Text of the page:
Note: The recipients extant Medal Index Card accessible at The National Archives, has remarks showing the recipient was latterly a Civilian Armourer with the Ordnance Department of the West African Expeditionary Force. The medals were firstly applied for on, 6 September 1921, but, returned as undelivered on 28 September 1921. The medals were subsequently applied for again on the 24 March 1923. The reverse of the card shows records two forwarding addresses for the recipient as under:

7 Chapel Avenue
Hebden Bridge

And latterly,

53 Sandford Grove Road
Nether Edge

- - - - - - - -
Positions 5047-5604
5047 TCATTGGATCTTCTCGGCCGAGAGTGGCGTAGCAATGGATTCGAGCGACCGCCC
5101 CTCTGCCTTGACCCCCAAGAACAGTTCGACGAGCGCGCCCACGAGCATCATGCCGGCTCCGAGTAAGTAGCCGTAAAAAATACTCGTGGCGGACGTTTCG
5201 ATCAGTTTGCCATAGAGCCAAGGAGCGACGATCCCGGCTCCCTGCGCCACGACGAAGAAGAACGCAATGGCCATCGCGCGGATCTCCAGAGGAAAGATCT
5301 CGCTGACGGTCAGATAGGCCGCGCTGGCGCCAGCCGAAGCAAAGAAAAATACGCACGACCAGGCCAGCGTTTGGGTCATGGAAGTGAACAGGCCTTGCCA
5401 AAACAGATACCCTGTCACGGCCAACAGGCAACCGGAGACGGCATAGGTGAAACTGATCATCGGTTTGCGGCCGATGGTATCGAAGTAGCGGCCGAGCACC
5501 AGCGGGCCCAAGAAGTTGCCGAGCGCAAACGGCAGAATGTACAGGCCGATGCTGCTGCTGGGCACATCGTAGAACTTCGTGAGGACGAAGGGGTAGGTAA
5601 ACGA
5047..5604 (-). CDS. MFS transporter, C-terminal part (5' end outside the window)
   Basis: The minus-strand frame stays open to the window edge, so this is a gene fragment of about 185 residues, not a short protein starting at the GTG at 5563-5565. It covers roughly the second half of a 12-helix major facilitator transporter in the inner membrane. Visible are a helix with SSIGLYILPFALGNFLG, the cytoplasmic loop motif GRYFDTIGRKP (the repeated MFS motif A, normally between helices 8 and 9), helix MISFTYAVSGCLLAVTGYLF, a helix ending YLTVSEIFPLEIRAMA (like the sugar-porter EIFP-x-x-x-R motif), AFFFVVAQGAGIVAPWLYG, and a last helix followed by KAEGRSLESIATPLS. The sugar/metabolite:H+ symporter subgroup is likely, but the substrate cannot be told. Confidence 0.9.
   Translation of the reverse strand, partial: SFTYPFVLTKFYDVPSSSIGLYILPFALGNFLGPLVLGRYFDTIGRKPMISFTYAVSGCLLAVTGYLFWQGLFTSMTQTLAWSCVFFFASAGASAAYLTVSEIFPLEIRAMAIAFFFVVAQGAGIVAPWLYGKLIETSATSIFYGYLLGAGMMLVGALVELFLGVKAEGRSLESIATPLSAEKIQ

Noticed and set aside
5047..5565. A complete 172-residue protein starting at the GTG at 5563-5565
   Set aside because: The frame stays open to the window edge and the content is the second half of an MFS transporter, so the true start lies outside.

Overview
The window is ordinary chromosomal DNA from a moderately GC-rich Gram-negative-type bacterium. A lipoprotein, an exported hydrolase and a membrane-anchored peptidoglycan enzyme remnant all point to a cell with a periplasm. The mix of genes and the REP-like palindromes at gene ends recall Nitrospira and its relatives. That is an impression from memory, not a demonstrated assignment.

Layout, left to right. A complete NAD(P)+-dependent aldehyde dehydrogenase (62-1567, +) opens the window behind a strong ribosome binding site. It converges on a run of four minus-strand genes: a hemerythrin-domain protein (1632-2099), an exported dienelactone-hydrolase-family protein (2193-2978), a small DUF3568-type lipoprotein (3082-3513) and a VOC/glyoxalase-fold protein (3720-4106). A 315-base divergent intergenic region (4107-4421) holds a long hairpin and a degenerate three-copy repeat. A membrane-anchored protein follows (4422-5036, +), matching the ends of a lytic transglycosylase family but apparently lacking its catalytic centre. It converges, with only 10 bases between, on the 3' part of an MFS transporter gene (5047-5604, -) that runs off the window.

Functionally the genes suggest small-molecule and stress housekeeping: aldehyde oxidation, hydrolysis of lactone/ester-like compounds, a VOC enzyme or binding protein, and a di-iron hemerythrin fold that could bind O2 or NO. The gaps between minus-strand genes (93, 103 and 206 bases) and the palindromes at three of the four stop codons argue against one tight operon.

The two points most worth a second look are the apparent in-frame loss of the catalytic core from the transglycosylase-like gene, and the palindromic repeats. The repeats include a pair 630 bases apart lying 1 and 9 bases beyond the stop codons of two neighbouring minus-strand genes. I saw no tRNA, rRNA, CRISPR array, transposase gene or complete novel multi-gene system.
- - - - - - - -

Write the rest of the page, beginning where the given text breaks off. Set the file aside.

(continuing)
Ernest Jones Hirst, son of Thomas Hirst & Sarah Hirst (nee Eastwood) was a native of Halifax, Yorkshire, England, where he was born circa 1875. By the time of the 1891 National Census for England & Wales, Ernest was employed as a 'Stationary Engine Driver' and residing at, Surrey Road, Attercliffe cum Darnall, Sheffield, West Riding of Yorkshire, England, where he lived with his parents, two younger siblings (his sister Clarissa & brother James) and his maternal grandmother. The 1901 Census for England & Wales, records Ernest living in the same town, but at a different address (44 Frederick Street) and now described as an 'Engine Fitter' married and living with his wife Ellen Hirst and 7 months old son Alfred Hirst. The 1911 Census shows Ernest described as an 'Engine Fitter' employed at an 'Ordnance Factory'. Sometime before the Great War, Ernest Jones is recorded as having been employed and resident in Nigeria Colony, where he worked as an 'Engineer'. A passenger shipping manifest shows that he sailed from Liverpool, England for Lagos, Nigeria on 8 April 1914, when he was a passenger aboard the S.S. Karina, a vessel of the African Steamship Company. Ernest is known to have died at Sheffield, England, during the first quarter of 1929, at which time he was reported to be 54 years of age.